A “Storm Impact Consideration Team” will examine several factors before issuing evacuations this rainy season for the Thomas Fire burn area.
Authorities will determine rainfall quantity and duration, how much precipitation the burn scar received, and in what time period. Officials also will consider the status of watersheds and how the watersheds are handling the rainfall.
“This year, judging by the creek channels during two storms, the watershed appears to be absorbing the majority of the moisture,” Taylor said. “So far this storm season, we have received more than three inches in most areas above Montecito.”
In addition, officials will tell people to leave the area after considering the status of debris-control nets, debris basin capacity and creek channels.
“No two storm events are the same, and the watershed responds differently to each,” Taylor said. “Flood control and the Fire Department will be closely monitoring impacts throughout this storm season to ensure that we have the most up-to-date situational awareness to make the best decisions possible.”
Emergency officials do not anticipate issuing protective action orders as the result of a single storm event because the highest risk is at the tail end of a saturation event, Taylor explained.
“Based on the long-term weather forecast for this winter … the weather service is telling us it’s unlikely we will experience any saturation storms, but that is just the forecast,” Taylor said.
Flash Flood Warning
History has shown Montecito is prone to flooding, and precipitation could be severe enough to trigger flooding even without the recent wildfires, according to Jon Frye, engineering manager for the Santa Barbara County Flood Control & Water Conservation District.
The weather service will issue flash flood warnings if actual rainfall is exceeding an inch of rain per hour, Taylor said. The NWS is relying on the Wireless Emergency Alerts system to notify residents if a flash flood warning occurs, Taylor explained.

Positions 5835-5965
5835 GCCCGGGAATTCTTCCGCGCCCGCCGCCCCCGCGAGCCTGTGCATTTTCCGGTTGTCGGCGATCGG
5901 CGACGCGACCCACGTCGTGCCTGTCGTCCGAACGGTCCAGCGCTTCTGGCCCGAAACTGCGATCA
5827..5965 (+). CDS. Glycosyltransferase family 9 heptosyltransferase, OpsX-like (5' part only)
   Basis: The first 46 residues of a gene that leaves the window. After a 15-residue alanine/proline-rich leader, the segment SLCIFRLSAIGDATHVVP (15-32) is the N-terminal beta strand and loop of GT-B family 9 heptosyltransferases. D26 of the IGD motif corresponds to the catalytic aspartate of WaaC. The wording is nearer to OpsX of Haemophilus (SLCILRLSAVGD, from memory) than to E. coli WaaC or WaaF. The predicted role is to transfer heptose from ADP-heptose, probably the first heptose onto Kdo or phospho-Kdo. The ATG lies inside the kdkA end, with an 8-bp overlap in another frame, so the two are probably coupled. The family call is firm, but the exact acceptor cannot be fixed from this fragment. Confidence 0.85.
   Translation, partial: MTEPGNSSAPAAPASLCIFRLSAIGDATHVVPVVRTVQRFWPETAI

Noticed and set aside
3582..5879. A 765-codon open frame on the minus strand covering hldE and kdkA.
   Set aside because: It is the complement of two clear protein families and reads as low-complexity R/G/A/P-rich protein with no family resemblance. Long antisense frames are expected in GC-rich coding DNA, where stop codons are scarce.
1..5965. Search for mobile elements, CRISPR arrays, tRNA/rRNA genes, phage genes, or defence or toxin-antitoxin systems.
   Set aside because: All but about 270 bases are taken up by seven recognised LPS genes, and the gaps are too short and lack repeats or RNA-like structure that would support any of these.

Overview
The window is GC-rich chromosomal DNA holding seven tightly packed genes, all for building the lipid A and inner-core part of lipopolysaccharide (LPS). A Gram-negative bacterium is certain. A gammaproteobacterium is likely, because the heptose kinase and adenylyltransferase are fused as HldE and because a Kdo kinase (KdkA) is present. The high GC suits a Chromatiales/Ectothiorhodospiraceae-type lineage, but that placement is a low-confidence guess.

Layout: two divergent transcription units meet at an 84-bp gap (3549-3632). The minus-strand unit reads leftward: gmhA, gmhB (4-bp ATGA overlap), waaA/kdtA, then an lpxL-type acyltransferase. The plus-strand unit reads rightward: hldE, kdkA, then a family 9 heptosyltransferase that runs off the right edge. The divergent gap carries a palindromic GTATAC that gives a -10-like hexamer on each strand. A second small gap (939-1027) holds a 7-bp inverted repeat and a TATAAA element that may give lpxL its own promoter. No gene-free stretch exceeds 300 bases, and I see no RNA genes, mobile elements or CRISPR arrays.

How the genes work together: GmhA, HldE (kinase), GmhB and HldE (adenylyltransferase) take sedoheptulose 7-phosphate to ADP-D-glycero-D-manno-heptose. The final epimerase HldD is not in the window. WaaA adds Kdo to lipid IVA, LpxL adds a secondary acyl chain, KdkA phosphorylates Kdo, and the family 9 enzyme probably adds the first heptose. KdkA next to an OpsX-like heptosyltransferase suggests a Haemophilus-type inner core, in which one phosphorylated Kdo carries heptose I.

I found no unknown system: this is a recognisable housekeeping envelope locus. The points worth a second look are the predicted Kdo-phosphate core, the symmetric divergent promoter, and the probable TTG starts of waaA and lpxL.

People should move to higher ground if safe to do so during a flash flood warning.
“The appropriate protective action in this case, if your property is located in the red on the map, is to move to higher ground,” Taylor said, emphasizing public safety as the highest priority.
Decision-makers will issue emergency alerts if needed this storm season.
If a storm is forecasted that could cause a debris flow, the risk area will be evacuated, emergency officials said. In the event of a rapidly developing storm with little to no warning, people living in the risk areas should have a plan to protect themselves and their families if it’s not safe to evacuate.
“If we are getting near the saturation rainfall event criteria, and considering a protective action like an evacuation warning or order, we will notify you if you are located in the red area of the map,” Taylor said. “If we are under a flash flood warning, we and the NWS will communicate the move to higher ground protective action order.”
The January debris flows killed 23 people and destroyed or damaged hundreds of homes just weeks after the Thomas Fire burned most of the hillsides and mountains above Montecito.
Click here for a list of resources, including how to sign up for alerts and where to find city-specific emergency information.
Residents can register for Aware & Prepare emergency alerts from Santa Barbara County by visiting the ReadySBC.org website or AwareAndPrepare.org and click on the red button that states, “Register for Alerts”.
The debris flow risk maps for recent burn areas from the Cave Fire are available on the county’s emergency website, ReadySBC.org, in addition to winter storm preparedness materials.
Thursday’s meeting was broadcast live on the county’s YouTube channel.
Attendees also participated in a 30-minute question-and-answer session with officials at the gathering.